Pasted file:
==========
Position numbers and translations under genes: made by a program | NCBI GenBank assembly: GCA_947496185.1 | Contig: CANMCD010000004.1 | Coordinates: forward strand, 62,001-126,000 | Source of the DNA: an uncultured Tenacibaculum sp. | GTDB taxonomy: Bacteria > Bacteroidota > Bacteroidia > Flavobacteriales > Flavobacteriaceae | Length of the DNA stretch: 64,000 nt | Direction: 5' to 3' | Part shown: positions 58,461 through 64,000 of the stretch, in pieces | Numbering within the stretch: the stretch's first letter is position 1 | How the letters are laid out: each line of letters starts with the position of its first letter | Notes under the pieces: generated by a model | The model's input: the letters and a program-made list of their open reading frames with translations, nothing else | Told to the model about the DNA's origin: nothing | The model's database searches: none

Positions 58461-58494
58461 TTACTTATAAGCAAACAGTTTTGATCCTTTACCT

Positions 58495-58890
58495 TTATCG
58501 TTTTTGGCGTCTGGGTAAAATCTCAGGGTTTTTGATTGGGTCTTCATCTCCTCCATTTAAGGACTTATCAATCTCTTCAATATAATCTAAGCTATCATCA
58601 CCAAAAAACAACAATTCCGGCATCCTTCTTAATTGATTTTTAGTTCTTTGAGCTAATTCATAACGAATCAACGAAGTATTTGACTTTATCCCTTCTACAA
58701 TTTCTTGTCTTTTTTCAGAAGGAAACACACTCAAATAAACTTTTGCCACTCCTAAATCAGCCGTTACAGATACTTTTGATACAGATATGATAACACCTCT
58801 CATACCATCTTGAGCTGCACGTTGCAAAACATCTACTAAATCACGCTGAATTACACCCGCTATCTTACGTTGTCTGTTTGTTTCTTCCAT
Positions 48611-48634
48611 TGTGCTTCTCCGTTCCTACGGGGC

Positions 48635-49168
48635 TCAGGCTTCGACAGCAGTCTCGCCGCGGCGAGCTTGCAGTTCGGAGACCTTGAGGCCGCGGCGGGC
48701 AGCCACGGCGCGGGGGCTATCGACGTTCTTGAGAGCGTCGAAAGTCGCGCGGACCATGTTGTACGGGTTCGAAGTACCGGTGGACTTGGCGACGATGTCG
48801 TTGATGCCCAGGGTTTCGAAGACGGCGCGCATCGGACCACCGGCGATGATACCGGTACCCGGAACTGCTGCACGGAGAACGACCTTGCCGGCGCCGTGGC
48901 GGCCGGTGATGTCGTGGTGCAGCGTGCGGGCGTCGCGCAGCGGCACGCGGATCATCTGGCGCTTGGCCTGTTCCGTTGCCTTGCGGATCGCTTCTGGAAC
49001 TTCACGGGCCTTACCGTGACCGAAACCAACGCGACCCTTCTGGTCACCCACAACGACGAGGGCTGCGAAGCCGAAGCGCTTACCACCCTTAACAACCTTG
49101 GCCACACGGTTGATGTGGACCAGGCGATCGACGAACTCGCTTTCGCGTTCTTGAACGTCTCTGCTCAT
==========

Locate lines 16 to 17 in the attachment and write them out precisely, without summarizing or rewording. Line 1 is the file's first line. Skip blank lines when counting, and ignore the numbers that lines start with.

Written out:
48901 GGCCGGTGATGTCGTGGTGCAGCGTGCGGGCGTCGCGCAGCGGCACGCGGATCATCTGGCGCTTGGCCTGTTCCGTTGCCTTGCGGATCGCTTCTGGAAC
49001 TTCACGGGCCTTACCGTGACCGAAACCAACGCGACCCTTCTGGTCACCCACAACGACGAGGGCTGCGAAGCCGAAGCGCTTACCACCCTTAACAACCTTG